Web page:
The lights flicker again, weakly winking out and on, an interruption of a second or less. With Zola preoccupied with the task ahead of him, Arkady hits his stride, stretching out with the guard on that door still established. Exemplary tasks wait, and he knocks on the glass. «Don't worry. You'll have breakfast soon enough.»

HE has his eyes closed again, though there's no prospect of rest. Maybe after Zola's done what he intended to do. Let the nightmare be over, let the Swiss revive the tattered ghost of Winter.

Vault 13. Cold Storage.

Metallic clicks give way through the transition points on the rails, and pale resistance flows over him as he snaps through the archway leading into the secondary chamber. Secondary could be a misnomer considering its actual proportions exceed the attached room. Impressions found even through closed eyes take on a decidedly luminous cornflower blue quality, the aqueous ripples flow over the dark metallic roof and grate, showing more of the water churning below the floor. What sets apart the cold storage vaults takes only a blink to establish from the previous experience of the dacha: spheres, rather than tubes, for the most part. Only a few are reserved with the haloed metal 'torpedo' style Bucky has no doubt become so familiar with. One of those long-standing, Forties-era cryochambers is right there waiting for him.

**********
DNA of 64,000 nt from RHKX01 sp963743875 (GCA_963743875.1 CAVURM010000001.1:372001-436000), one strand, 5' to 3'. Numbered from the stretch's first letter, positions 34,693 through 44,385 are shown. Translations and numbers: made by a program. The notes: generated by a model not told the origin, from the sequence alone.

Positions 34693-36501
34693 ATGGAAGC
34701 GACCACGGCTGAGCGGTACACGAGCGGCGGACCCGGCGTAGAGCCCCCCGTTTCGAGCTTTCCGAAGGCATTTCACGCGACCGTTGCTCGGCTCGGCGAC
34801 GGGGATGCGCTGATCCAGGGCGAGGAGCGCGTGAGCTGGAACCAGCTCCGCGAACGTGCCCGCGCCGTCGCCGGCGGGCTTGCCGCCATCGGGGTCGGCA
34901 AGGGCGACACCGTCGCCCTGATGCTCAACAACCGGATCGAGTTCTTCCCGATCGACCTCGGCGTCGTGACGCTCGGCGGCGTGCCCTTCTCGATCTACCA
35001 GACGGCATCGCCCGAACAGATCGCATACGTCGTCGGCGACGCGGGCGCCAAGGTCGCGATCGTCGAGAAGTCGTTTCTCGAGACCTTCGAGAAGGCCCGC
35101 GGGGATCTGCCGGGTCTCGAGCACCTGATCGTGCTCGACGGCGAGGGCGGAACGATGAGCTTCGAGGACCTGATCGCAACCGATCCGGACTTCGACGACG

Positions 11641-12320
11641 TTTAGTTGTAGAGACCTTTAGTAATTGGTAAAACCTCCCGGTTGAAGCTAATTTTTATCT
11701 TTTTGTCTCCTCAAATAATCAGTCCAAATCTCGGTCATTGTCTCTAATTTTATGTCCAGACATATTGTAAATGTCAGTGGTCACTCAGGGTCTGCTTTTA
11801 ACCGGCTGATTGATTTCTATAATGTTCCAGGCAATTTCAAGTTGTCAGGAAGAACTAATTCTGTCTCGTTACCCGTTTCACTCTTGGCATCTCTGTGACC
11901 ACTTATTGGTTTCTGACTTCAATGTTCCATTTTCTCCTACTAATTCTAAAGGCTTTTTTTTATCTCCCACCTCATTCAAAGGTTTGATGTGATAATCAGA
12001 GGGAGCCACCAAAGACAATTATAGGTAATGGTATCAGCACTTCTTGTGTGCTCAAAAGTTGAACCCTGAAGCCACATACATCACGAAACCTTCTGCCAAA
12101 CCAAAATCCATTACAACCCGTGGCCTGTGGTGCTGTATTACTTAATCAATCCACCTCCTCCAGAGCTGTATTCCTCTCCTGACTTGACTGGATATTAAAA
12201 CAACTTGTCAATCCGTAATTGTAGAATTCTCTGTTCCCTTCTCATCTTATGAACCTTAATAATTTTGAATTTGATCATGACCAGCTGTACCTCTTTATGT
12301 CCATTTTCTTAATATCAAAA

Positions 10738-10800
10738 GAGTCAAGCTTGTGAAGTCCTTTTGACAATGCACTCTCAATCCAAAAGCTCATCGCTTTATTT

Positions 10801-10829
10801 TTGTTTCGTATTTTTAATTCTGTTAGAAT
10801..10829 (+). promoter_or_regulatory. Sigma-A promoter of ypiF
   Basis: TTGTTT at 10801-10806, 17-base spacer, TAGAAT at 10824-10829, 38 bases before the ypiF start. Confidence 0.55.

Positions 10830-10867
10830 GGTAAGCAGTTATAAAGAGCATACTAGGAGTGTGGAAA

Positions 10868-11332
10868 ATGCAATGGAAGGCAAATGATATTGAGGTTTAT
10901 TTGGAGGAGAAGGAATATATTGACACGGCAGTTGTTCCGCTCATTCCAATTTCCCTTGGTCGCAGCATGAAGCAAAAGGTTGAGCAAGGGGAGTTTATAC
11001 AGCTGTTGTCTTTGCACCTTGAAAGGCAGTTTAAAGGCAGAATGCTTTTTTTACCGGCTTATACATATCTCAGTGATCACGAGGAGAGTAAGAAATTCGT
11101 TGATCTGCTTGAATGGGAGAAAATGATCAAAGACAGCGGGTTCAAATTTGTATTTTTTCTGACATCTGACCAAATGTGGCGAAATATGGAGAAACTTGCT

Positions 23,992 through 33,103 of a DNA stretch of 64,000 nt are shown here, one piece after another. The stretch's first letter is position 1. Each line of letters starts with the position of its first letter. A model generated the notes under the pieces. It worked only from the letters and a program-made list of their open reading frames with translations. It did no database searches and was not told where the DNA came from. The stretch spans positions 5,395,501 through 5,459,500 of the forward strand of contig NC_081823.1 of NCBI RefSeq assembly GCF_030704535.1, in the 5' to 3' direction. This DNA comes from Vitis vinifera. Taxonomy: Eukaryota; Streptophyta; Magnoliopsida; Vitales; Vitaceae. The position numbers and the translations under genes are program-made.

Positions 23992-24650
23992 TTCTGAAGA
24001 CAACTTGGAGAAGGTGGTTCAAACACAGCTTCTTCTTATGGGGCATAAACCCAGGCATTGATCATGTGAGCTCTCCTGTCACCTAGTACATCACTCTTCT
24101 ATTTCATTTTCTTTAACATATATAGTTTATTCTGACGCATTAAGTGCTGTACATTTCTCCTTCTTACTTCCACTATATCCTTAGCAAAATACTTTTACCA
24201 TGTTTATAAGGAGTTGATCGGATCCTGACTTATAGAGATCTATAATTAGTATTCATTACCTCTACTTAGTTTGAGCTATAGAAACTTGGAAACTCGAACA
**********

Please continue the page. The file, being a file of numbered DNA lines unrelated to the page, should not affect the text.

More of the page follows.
He just has to pass his four children first: Fanya, dead. Volya, clasping the wall when Steve and he were washed away. Nikita, drowned and lost secondly in the snow. Orel, drowned by the Volga.

There is no end to the terror.

It's almost a relief. The end of the line, surely. Let the dead tend to the dead. He doesn't even whimper at the sight.

Open, waiting, a carapace to deal with. Obviously Zola is no force to deal with lifting a man with a metal arm, and what about the sorcerer? He holds all the rude health of a man raised in an era where riding and fighting were de rigueur, byproducts for lower life expectancies and harsh standards of living. Not naturally comparable to the fully developed physique of a super-soldier — but short of an Asgardian, what is?